Great post and sage advice. It is amazing how many people claim to want to be happy, however are not willing to make the changes to realize t he joy which resides within each of us.

@ Barbara,

Plain ole letting go is what I’ve been learning to do forever! And it’s still hard. Yet it makes so much difference.

@ Hilary,

You’re welcome dear, and thank you for your kind words too!

@ Liara,

Happiness is indeed a decision. Wise words indeed that illusions start falling away once we decide they’re not important and stop paying them attention.

@ Albert,

Thanks for your comment. I suspect you’ve let go of more than I ever have! Love reading your posts on detachment and non-attachment.

@ Chris,

Scanning my body is something I remember to do, because whenever I do (which is not often enough) I notice lots of tense muscles especially in my shoulders and back. Thanks for this reminder.

@ Mark,

You’re right that people aren’t willing to change, and yet want different results. Those changes I wrote about took me years, so we’re not talking about easy fixes here. Yet it’s so worth it to, as you say, “realise the joy which resides within”… beautiful phrasing.

[…] 3 Keys steps if you want to be happy – JoyfulDays – Daphne speaks about the things that keep you happy in life. […]

Thanks for this. One of the most important forms of letting go for me has been noticing ways that I’m tensing up and relaxing them. When I’m sitting down I’ve made it a habit to scan over my body once in a while and notice where I might be tightening up, and just being aware of that has had great effects.

[…] Daphne Lim, another blogger that I read recently posted, “Expectations — of ourselves and other people — set us up for disappointment, frustration and misery. Freeing yourself and the people you love from the burden of expectations is one of the best things you’ll ever do for yourself.” […]

Hi Daphne .. thanks very much for those really kind words .. I’m sure you’re right .. my brain is right on just going .. lots of thoughts for the future and I learn as I go – I’m certain you’ve said wise words to me.

I really appreciate those thoughts ..
Hilary Melton-Butcher
Positive Letters Inspirational Stories

I agree with others on how excellent this is Daphne. I too see how others are seeking happiness always state that is what they want, yet those who have it, know how to keep it and don’t feel they want it, since it is just there for them. Love the guide, great stuff!

@ Stephen,

Thanks so much for your support. I’m flattered that you’ve bookmarked this to read the links, and I appreciate the tweet very much!

@ Mike,

You’re very kind, and I’m grateful for your encouragement. Isn’t it interesting how so many people seem to want happiness? Guess it shows us that many people around us aren’t very happy, despite appearances to the contrary. Thanks for dropping by!

Daphne, simply outstanding!

I want to read all your linked articles but it will take forever. Nonetheless I have bookmarked this and intend to do it.

Thanks for sharing this. You have created an incredibly content-dense article. I’m tweeting this one.

Hi Daphne
I like this post a lot. 🙂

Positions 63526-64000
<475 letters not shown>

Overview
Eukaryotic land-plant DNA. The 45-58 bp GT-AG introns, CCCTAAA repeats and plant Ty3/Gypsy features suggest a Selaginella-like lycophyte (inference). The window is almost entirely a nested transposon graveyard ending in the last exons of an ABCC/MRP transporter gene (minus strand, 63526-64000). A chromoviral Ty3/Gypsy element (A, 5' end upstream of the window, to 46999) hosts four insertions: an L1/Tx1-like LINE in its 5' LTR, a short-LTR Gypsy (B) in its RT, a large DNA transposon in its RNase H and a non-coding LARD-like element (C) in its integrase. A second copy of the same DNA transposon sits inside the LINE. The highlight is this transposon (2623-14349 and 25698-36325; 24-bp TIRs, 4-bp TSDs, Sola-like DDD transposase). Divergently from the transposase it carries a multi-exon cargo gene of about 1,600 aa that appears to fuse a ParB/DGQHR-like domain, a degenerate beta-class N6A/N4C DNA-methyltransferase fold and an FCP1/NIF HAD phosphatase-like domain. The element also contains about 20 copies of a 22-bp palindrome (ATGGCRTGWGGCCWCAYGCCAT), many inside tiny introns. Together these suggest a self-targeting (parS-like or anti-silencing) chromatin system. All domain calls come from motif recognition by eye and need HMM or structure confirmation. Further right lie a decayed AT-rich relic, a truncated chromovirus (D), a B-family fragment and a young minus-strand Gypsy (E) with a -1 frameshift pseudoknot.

I understand what you meant that you are not born happy. I think happiness is a choice.
Keep doing the good work, happiness is a one at at a time kind of thing.
Thanks for sharing.
Giovanna Garcia
Imperfect Action is better than No Action

@ Vincent,

Thanks for your comment. You’re right that the trick is to balance gratitude for what we have now, while setting lofty goals at the same time. This balance, when achieved, is a wonderful way to live – both for now and the future at the same time.

@ Jodi,

Believe me, letting go was a huge struggle for me. This is why I can write about it with such detail now… 🙂 You’re so sweet to think I am evolved… you should see me when I’m being very unevolved, which is quite often. Love what you said about accepting everything as just IS. This is the secret to much joy and peace. Thank you!

@ Giovanna,

I’m so glad you like this! From someone who has achieved so much in her life and is obviously happy now, I value your comment a lot. Thank you!

Hi Daphne,
Your advice here is so succinct–I just love it! I especially love what you have to say about letting go. I love how you broke that down into categories. They all make so much sense. I think you are very evolved to be at the point of letting go of your Self as far as your self-importance, needs, wants, etc. We do put so much weight on those things; the more we can accept everything as it IS, the happier and more at peace we will be. Love this! Thank you!

Hi Daphne,

Being grateful with what we have now is definitely one way we can make ourselves happier. Sometimes we can set lofty goals and dread about our present scenario and we need to overcome this feeling by trying to strive for the better and in the same time being grateful of what we have in the present. Nice article. 🙂


Hi Daphne .. I just love the way you have so simply, yet so succinctly, set out your steps .. I really need to follow them all through – I’m working towards them, or including them as I look after others.

I have so many thoughts and ideas for the future and while I wait to implement my future life – I learn from the adversity of others, or meeting others in their family challenges .. and if I can give them support and positive strength – which makes them feel better, as do my mother, my uncle and it spins off to me: I’m lucky to have found this route.